How JRebel can speed up your Java application development
JRebel is a productivity tool that allows developers to reload code changes instantly. It skips the rebuild, restart and redeploy cycle common in Java development. JRebel enables developers to get more done in the same amount of time and to stay in the flow while coding. What is even better, JRebel supports the majority of real-world enterprise Java stacks and is easy to install into your development environment.
Let's look at the problem first. When dealing with Java application development, you go through several actions over and over again. The same is generally true for any technology stack. To implement a change in the app, you first need to code it up, then run the application and verify that the changes you just implemented are actually what you wanted them to be -- functionally correct and working. The problem is that the latter can take quite some time, especially with the Java stack. You typically need to build your project, either fully or partially, tear down and restart the Java process running your code and load or deploy your application again.
Two of these phases are irrelevant to implementing the changes. Building, packaging and deploying is not necessary -- rather an artifact of the platform than a necessity. It would be much faster and easier if we could just reload the classes in the JVM with the new class definitions. This way, when the JVM accesses the classes or objects of the changed classes next time, new code would already be in there.
In reality, achieving this is way more complicated than it sounds.
The problem with reloading Java code
All Java code is associated with methods contained in classes. Simplified, you can think of a class as a collection of methods that receive “this” as the first argument. The class with all its methods is loaded into memory and receives a unique identity. In the Java API this identity is represented by an instance of java.lang.Class.You can access it by using the MyObject.class expression.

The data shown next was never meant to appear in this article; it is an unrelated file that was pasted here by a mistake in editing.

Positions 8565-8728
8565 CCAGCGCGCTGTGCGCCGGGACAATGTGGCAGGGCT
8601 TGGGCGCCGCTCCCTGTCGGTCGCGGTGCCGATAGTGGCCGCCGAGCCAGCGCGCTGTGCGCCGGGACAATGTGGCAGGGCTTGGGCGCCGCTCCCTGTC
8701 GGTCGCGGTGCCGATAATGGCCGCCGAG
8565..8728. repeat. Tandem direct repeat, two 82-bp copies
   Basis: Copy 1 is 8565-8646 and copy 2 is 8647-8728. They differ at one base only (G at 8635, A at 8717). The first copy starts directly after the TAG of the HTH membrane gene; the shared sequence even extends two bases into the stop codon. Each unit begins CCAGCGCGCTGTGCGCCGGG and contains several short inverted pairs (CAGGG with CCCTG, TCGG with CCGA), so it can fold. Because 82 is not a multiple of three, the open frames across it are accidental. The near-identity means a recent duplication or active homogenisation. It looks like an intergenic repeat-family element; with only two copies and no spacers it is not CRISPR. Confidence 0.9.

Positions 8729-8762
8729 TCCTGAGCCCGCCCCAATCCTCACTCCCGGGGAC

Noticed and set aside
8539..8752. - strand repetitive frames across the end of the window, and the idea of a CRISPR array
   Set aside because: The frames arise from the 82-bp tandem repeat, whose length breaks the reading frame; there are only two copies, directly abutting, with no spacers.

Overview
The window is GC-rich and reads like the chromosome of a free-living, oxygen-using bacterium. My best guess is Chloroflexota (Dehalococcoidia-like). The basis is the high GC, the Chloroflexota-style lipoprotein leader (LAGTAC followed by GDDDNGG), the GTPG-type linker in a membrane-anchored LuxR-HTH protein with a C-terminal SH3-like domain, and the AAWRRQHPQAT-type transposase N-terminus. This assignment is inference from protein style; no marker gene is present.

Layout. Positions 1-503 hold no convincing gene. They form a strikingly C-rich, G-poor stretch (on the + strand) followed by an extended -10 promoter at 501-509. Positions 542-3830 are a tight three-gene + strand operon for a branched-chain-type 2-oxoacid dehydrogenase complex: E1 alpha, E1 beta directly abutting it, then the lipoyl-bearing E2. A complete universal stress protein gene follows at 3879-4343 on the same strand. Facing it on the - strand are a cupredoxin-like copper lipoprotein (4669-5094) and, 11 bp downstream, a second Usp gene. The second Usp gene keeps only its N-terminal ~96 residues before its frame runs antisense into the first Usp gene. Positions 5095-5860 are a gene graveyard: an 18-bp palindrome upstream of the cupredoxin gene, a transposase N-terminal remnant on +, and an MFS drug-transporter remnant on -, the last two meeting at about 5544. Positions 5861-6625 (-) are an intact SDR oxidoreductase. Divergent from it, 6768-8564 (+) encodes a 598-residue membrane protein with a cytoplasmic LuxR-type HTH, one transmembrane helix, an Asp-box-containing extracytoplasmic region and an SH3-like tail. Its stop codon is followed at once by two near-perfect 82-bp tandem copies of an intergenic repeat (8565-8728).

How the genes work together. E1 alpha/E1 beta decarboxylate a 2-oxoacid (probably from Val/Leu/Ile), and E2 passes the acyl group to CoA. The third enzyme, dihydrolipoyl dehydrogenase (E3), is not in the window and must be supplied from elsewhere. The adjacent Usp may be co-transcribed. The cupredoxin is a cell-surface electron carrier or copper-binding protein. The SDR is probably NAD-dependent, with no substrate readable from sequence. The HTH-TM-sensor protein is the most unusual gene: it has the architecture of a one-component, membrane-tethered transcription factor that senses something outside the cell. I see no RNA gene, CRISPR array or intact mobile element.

Every created object gets a reference to this identity, accessible through the Object.getClass() method. When a method is called on an object, the JVM consults the class reference and calls the method of that particular class. That is, when you call mo.method() (where mo is an instance of MyObject), the JVM will call mo.getClass().getDeclaredMethod("method").invoke(mo) (this is not what the JVM actually does, but you can think of it like this).
Once a Java class has been loaded by a classloader, it is immutable and will last as long as the classloader itself. The identity of a class is the class name and classloader identity. To reload an application, you will actually need to create a new classloader, which in turn will load the latest version of the app classes. You cannot map an existing object onto a new class, so it is important to migrate the state through reloads. This could mean recreating the whole application object graph by reinitializing the application, the configuration state etc., or copying over the user session state. This is very often time consuming and quite vulnerable to memory leaks. This is why you cannot just redeploy your application in the application server again and again all day. It will crash with the out of memory errors.
HotSwap and JRebel
Since the problem is quite apparent, especially when you work with larger applications, it received some attention a long time ago. In 2002, Sun introduced a technology into the Java 1.4 JVM, called HotSwap. It was incorporated within the Debugger API, and allowed debuggers to update class bytecode in place, using the same class identity. This meant that all objects could refer to an updated class and execute new code when their methods were called, preventing the need to reload a container whenever class bytecode was changed.
Unfortunately, this redefinition is limited only to changing method bodies. It cannot add methods or fields or otherwise change anything else, except for the method bodies. This limits the usefulness of HotSwap severely. And enhancing HotSwap to work on the other changes beyond the method bodies only is a hard challenge.
It is because the JVM is a heavily optimized piece of software, running on many platforms. Performance and stability are the highest priorities. To support them in different environments the JVM features:
- Two heavily optimized Just-In-Time compilers (-client and -server)
- Several multi-generational garbage collectors
These features make evolving the class schema (adding or changing fields or methods, or changing the class hierarchy) a considerable challenge. When loaded into the JVM, an object is represented by a structure in memory, occupying a continuous region of memory with a specific size - its fields and the metadata. In order to add a field, we would need to resize that structure. But since nearby regions may already be occupied, we would need to relocate the whole structure to a different region where there is enough free space to fit it in. Now, since we’re actually updating a class (and not just a single object) we would have to do this to every object of that class.